Leadership in Action
The LSE Laidlaw Scholars Leadership and Research Programme supports undergraduate students to develop leadership and research experience beyond their academic studies, through practical training and reflection. The programme is generously funded by the Laidlaw Foundation and facilitated by LSE LIFE.
Hibah Rizwan (BSc International Relations and History) reflects on her first year as a scholar in the programme, and shares how a six-week, immersive ‘Leadership in Action’ project helped crystalise her career ambitions.
When I started university last year, it was such a big change for me. Everything was so different. I was looking for anything I could be involved in where I could meet people, but also develop my skills. When I got an email about the Laidlaw Programme, I thought it was a good fit. I liked the fact that it gives you practical work over the summer because internships and work experience are so important. I particularly liked the emphasis on ethical leadership because I sometimes feel we don't talk about the ethical side of leadership and business as much as we could. I like how the programme incorporates that throughout.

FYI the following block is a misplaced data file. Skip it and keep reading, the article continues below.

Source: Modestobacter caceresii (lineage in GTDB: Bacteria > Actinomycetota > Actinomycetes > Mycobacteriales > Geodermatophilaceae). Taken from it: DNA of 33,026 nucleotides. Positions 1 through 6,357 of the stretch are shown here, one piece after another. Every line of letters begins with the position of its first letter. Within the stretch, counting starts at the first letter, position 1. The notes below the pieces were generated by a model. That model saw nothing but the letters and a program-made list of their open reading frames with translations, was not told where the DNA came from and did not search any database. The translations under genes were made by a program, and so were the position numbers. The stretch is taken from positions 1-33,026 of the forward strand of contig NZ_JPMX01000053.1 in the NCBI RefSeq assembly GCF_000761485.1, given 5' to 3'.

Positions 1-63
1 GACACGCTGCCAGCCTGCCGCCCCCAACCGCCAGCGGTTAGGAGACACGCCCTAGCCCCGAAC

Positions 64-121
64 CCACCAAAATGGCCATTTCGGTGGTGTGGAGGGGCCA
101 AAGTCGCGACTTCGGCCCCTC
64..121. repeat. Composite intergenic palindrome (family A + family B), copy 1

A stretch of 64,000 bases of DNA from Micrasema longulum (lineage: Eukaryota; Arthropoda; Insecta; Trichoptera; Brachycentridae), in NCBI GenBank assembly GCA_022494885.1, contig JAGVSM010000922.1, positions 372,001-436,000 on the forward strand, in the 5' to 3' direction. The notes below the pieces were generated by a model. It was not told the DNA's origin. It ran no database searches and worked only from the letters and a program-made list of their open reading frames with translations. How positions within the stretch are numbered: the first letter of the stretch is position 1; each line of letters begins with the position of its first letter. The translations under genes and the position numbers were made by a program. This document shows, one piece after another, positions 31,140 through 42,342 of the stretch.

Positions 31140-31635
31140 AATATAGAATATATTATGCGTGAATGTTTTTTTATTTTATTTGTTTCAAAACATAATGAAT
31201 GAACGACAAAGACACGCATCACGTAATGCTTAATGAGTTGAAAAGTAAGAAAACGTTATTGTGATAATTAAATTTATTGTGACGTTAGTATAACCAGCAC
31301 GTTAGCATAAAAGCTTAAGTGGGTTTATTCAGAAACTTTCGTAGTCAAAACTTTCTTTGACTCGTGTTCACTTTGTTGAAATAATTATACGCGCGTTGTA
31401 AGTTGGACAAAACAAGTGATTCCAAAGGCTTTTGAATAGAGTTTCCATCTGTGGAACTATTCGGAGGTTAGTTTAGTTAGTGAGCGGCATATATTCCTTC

I didn’t really know what to expect at first, as my cohort were the first from LSE, but I was really excited to start. It was nice to meet people from different disciplines who I hadn't met before and wouldn't have crossed paths with otherwise. I also wasn’t expecting to feel as supported as I was. Everyone at LSE LIFE was so involved; I feel like they know us personally. They really do believe in us being future leaders, which was good for me because I lack that self-confidence sometimes. So it was nice to know that they were pushing us a bit.
My Leadership in Action project was with Literacy Pirates, a charity that supports school children in Hackney and Haringey who would benefit from extra help with reading and writing. They work with them to improve their reading age through speeches, writing poems, and all sorts of things.
At the end of their programme, the pupils I worked with felt so accomplished – they were giving presentations, having their stories published, even their graduation ceremony included a film that they made, which was shown at a local cinema. I could tell they felt great about it, and it was really nice to see that direct impact.
Before I started my internship, I wasn't sure what I wanted to do as a career, but now I really want to work in government. Literacy Pirates ran quite a few workshops on how government policies have impacted schools, and I could definitely see how it was affecting the pupils I worked with. They even helped me relate it back to my own time at school in Croydon. All of this combined definitely pushed me towards what I want to do now: policymaking, or working in the civil service specifically.
I would really like to thank the Laidlaw Foundation and LSE LIFE. There are a lot of undergraduate programmes focused on benefiting yourself, but I like how the Laidlaw programme encourages students to think how they can help others as well. I’m just really grateful for all the different opportunities.